The Role of Skin Care in Wound Management
Preventative skincare is an essential yet overlooked aspect of wound care and scar prevention. It is the usual practice for clinicians to concentrate most of their efforts on closing the wound and managing infections, even though wound contraction and remodeling may continue for up to a year following injury. In full-thickness wounds, scar formation is a natural consequence of the healing process; however, their unaesthetic appearance is a frequent source of unease for patients.
Factors that may contribute to skin damage and scarring include the patient's age, ethnicity, degree of trauma, infection, skin disease (e.g., epidermolysis bullosa contributing to skin fragility), and exposure to radiation (e.g., ultraviolet radiation from sunlight). Skincare helps to prevent further damage and contamination of the skin. A proper skincare regimen not only aids faster healing but may also minimize the appearance of scars after wound closure.
Benefits of Preventative Skincare for Chronic Wounds
Wound healing is a complex series of biological events, from inflammation to proliferation and remodeling. Inflammation, the body's innate response to trauma, occurs soon after injury and causes swelling, redness, pain or heat, followed by the formation of platelets. The second phase involves the proliferation of fibroblasts and endothelial cells, formation of granulation tissues, and angiogenesis. During the remodeling phase, the wound has fully closed up, and affected dermal tissues experience rapid reformation to restore initial tensile strength. Chronic wounds, however, linger in the inflammatory phase and exhibit delayed re-epithelialization. Delayed healing also increases the risk of infection which may contribute to scar formation after healing.
Pressure ulcers develop as a result of prolonged pressure or repetitive friction on the skin. Patients placed on bed rest at healthcare facilities may develop ulcers on pressure points on the skin (bony prominences, such as the ankles, tailbone, and hips) over time due to reduced mobility. Pressure ulcers compromise the affected skin in several ways, including causing discoloration and scars. In addition to frequently repositioning the patient, a regular, preventative skincare regimen can prevent further skin damage. Skincare ensures proper hydration required for optimal wound healing.
Patients living with diabetes are prone to developing wounds on the lower extremities that heal slowly. According to the American Podiatric Medical Association (APMA), diabetic foot ulcers occur in up to 15% of diabetics in the U.S. and is a leading cause of lower-limb amputations. Up to 25% of all diabetic patients with foot ulcers go on to require an amputation. Patients living with diabetes for many years may also develop neuropathy resulting in a loss of sensation in the feet due to increased blood glucose levels. Preventative skin care can help reduce the likelihood of infections, provide an optimal wound healing environment, and reduce scarring at the wound site post-healing.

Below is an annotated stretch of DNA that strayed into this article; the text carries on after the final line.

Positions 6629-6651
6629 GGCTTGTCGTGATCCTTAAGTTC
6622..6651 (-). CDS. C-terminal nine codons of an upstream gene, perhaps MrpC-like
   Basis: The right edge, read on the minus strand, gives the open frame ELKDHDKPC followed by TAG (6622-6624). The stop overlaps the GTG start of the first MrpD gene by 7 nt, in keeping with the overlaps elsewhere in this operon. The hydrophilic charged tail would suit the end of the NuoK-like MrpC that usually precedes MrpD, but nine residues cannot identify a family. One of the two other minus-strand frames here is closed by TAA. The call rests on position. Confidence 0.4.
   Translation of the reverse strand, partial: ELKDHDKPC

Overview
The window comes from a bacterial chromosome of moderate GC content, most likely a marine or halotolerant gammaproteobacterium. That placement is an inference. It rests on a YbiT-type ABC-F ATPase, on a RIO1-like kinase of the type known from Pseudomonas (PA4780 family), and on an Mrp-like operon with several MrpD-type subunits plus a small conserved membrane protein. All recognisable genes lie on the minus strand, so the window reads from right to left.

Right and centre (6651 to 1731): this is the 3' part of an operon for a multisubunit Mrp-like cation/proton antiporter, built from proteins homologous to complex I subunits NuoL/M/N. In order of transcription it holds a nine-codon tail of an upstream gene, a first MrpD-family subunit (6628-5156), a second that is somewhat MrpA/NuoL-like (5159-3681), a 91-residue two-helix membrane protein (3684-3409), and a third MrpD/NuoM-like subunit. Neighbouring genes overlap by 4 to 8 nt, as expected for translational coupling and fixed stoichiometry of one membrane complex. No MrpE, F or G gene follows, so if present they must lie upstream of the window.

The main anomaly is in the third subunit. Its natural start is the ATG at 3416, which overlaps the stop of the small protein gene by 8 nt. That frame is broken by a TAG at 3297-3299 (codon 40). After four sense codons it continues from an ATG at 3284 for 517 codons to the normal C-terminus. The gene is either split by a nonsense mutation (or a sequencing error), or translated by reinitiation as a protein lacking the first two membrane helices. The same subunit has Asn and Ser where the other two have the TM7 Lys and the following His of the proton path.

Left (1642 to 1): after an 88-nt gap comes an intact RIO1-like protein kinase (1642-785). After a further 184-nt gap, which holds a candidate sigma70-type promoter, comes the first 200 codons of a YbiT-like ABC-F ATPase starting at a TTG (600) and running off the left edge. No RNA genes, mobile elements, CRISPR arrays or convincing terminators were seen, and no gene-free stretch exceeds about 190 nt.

Venous insufficiency is a leading cause (70 - 90% of cases) of foot ulcers. They result from the malfunction of venous valves, causing pressure to increase in the veins. Since these constricted vessels are responsible for transporting deoxygenated blood to the heart, hypoxia and edema occur due to inadequate circulation. Venous ulcers may compromise the skin by causing stasis dermatitis, which results in scaling and erythema. Ensuring proper maintenance of periwound skin can significantly impact the rate of healing in patients.
Preventative Skincare for Chronic Wounds
Developing a preventative skincare routine for patients in long-term care facilities can help prevent or mitigate symptoms of chronic wounds, such as pressure ulcers, diabetic foot ulcers, and venous insufficiency ulcers. The following are the main components of a proper skincare regimen:
Sanitizing the wound bed and periwound skin with a mild, antibacterial fluid removes dirt and debris that may slow healing. Gauze impregnated with saline solution or medical wipes is suitable for cleaning open wounds. Cleaning also prevents moisture-associated skin damage (MASD) due to sweat, urine, exudate, etc.
For patients with chronic ulcers, using a moisturizing agent like petroleum jelly can help prevent scaling and skin irritation. Moisturizing improves hydration, thus lowering the risk of breakage in sensitive skin, such as skin containing stasis dermatitis. Other scar prevention methods include applying silicone sheets, gels, or other emollients with hydrating properties.
Applying sunscreen to a wound site post-healing reduces the appearance of scars or blotching. The American Academy of Dermatology (AAD) recommends using a broad-spectrum sunscreen containing SPF 30 or higher for regular protection.
Applying and frequently changing wound dressings can improve healing outcomes and prevent MASD due to the accumulation of drainage. Proper choice of dressing depends on the cause of the wound, condition of periwound skin, amount of drainage, and the location of the wound. Dressings should provide sufficient absorption for exudate without desiccation.